Airbnb Experience Reviews
Categories: UX, Design Thinking
Role: User Researcher, UX Designer
Tools: Figma, Firefox Web Inspector, Code Editor, Maze
*** Note: Student project, no affiliation with the brand ***
Airbnb offers vacation rentals, homes, experiences, and places. They offer unforgettable experiences to guests.
Use your common sense for booking on Airbnb.
So how can hosts and guests look trustworthy to one another while Airbnb mediates?
Scope and Constraints:
The time limit to produce an added feature to the Airbnb website was 1.5 weeks or approximately 60 hours. Completing user recruitment and remote user testing within the limited timeframe was a challenge. The scope revolved around solving the problem. To produce the new feature, I applied UX design, Design Thinking, CX design, and various other methods throughout the project stages.
I encountered a few challenges while completing this project. One challenge was establishing a focal point for customer experience design since the results of the research study were quite broad. All the research participants had very different customer experience in North America, Europe, and Asia. Their cultural norm wasn't a big factor in how well their experience was. Also, fourth-fifths of participants had to recall their experiences from more than one year ago and they had trouble recalling fine details.
There was also a learning curve while applying the newly learned skills of Design Thinking and Customer Experience Design. I had assumed personas, customer journey maps, competitive analysis, and wireframe sketches would be similar to past projects. Also, I thought following Airbnb's existing design system would be easy but it was not easy. I was uncertain to follow the design system because as I was drafting the UI to add the feature, I found the most updated colour palette from the web inspector
2. Research Definition
I did one-on-one phone interviews and teleconferencing calls for user research. I collected data from 5 participants to understand their Airbnb experience. None of them were aware of Airbnb’s safety and trust statement and one had a negative experience. Travelers were generally more concerned about the lodging experience. As long as there was enough door security and they were in a safe neighbourhood, they were satisfied, until something was to happen. At the end of the interviews, my research participants were left wondering how safety and trust work on Airbnb.
Research findings breakdown:
- Three in five people interviewed would prefer other lodging websites (i.e., Expedia) over Airbnb due to cleanliness and hospitality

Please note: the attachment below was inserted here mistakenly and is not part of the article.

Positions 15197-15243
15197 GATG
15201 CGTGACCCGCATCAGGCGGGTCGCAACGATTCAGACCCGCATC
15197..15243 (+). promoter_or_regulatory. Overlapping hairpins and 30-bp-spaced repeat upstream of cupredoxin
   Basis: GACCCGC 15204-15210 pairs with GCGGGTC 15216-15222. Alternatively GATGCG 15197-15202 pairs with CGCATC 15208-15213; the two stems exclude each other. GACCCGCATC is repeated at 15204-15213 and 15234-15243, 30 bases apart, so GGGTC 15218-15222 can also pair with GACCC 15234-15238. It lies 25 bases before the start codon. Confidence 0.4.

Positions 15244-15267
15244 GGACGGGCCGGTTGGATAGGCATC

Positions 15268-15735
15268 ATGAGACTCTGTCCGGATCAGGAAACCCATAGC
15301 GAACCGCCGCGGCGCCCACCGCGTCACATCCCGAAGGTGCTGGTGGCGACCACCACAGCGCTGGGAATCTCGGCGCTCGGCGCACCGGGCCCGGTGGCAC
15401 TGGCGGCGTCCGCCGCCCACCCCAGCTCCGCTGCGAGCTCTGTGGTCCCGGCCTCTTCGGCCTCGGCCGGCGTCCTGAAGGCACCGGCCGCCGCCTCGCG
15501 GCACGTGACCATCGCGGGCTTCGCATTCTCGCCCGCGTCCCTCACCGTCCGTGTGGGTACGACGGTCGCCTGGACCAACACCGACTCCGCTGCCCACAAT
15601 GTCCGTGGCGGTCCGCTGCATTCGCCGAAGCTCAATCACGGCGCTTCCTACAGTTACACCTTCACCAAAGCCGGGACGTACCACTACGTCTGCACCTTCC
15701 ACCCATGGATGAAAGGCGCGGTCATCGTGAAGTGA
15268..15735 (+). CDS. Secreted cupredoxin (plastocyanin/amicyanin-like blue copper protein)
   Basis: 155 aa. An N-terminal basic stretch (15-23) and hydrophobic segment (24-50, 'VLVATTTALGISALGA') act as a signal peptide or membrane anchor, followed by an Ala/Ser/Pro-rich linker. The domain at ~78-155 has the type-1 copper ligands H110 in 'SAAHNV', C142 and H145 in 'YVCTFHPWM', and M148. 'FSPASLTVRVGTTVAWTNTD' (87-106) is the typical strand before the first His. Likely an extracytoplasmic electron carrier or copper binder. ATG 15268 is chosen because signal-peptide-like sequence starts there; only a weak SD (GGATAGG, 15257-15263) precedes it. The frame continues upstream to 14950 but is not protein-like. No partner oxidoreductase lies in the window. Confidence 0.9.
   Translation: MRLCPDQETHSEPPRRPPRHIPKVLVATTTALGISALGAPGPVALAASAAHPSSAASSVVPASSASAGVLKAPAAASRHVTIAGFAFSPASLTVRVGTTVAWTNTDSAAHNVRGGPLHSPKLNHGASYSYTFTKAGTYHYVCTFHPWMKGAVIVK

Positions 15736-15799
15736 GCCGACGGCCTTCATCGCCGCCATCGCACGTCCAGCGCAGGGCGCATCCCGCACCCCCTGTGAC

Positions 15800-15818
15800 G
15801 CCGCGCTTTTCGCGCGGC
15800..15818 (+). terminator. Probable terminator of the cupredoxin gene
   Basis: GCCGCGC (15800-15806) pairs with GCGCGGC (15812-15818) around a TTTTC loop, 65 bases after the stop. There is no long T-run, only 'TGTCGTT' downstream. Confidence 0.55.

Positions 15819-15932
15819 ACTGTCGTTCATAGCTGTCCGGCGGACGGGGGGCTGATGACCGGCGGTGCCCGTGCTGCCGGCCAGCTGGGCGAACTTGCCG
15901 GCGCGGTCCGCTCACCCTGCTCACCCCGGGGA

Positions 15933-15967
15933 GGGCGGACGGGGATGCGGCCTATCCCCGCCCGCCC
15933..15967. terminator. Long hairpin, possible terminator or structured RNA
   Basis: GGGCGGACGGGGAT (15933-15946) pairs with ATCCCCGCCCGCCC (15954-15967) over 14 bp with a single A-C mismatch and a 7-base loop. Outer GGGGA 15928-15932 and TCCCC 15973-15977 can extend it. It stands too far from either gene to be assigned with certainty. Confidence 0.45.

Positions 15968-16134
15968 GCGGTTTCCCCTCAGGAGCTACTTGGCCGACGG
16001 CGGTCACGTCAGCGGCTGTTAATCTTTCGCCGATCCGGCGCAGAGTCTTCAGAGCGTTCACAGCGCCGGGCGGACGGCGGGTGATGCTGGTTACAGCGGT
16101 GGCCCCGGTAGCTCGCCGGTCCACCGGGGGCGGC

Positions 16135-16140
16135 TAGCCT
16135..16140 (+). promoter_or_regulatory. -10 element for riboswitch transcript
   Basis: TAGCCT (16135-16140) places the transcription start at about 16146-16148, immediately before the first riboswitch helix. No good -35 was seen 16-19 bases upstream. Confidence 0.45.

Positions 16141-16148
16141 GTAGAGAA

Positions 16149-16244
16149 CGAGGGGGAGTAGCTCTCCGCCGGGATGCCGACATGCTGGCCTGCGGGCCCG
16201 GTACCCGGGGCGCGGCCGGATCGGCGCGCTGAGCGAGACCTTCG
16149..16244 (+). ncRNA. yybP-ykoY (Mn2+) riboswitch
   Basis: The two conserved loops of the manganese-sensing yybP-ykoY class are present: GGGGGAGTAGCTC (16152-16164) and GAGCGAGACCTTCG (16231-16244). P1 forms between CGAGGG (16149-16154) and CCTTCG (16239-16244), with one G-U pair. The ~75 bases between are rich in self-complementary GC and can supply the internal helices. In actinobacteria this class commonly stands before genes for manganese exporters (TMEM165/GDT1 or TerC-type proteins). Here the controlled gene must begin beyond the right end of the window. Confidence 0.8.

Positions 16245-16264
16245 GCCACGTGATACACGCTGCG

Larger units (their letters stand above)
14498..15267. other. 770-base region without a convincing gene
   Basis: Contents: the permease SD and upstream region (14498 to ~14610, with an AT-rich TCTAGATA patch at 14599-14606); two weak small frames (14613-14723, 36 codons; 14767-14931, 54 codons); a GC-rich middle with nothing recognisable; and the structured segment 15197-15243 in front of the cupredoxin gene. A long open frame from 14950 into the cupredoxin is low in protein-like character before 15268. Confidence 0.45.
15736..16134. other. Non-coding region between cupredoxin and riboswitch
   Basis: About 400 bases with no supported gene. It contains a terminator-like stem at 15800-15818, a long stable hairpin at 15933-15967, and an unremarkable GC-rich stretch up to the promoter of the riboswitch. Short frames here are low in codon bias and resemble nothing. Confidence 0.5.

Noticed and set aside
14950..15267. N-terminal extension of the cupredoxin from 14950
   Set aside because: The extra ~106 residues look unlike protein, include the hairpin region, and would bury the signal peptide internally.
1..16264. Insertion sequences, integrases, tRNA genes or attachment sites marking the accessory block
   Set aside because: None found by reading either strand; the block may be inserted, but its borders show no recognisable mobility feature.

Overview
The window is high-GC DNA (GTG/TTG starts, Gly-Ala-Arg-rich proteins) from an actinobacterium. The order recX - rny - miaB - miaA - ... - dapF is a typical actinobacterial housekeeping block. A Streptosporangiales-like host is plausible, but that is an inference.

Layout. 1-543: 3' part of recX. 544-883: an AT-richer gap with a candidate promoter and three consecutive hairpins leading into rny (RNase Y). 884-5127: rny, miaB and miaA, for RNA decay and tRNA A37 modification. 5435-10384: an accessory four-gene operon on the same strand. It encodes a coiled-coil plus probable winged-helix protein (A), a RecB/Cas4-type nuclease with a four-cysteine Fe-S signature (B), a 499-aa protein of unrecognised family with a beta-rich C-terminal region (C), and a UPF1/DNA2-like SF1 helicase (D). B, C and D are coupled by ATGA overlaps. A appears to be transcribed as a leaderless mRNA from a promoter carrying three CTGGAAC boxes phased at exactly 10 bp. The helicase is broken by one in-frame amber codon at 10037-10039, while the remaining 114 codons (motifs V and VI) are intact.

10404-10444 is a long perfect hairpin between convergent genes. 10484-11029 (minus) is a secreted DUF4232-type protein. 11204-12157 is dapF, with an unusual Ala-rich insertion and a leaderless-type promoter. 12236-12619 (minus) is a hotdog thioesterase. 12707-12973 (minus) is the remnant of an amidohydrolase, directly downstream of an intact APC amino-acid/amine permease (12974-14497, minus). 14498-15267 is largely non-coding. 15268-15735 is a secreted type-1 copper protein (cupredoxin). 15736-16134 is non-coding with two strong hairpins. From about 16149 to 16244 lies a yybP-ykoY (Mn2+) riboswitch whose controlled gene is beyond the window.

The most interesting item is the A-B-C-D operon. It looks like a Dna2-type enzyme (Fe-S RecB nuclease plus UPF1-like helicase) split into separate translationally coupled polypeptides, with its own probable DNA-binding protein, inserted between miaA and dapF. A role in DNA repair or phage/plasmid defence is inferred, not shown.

- Three in five people are not happy about Airbnb’s new online experience section to make money and find it a turn off
- One in five people are thinking of using Airbnb’s new online experience
- Three in five people think one month after a stay would be ideal to leave reviews as they are travelling to multiple countries in their trip
- The remaining two people weren't affected by the two-week duration to leave the reviews and only of the one left a review
Two new features Airbnb offers as of 2020 are:
- Online experiences, where guest can join live sessions led by superhosts without leaving their house
- Front-line stays, where guests can find or hosts can provide stays for COVID-19 responders
My formed hypothesis based on hearing the 5 research participant's stories:
How fast the communication between guests and hosts is the perceived sense of “safety” and choosing cleanliness is their “blanket of comfort" in selecting an Airbnb stay.
I established the following goals for the newly added feature for three parties: Guests, hosts, and Airbnb stakeholders. These goals will improve the usability for (g1), (g2), and (g3).
- (g1) Primary goal: Develop safety and trust between the guest and the Airbnb host before booking occurs
- Which party benefits? My answer: All three parties
- Why should this be done? My answer: Build a user-centred transparent company
- How can this be done? My answer: Through the planning section of the case study
- (g2) Secondary goal: Explore how a host or guest can genuinely look more safe and trustworthy to each other
- (g3) Tertiary goal: Look for ways to raise awareness of safety and trust in Airbnb’s website content
3. Solution Planning
My innovative thought was that guests can add video reviews from their Airbnb stays to give other Airbnb users honest feedback. Word-of-mouth marketing is very valuable and if a company allows that to be on their platform it generates more trust from users to your brand. I am aware that Airbnb guests or hosts have the option to write reviews about each other and that reviews are posted after a specific time. Some reviews may not appear on hosts' profiles due to how untrustworthy the guest is.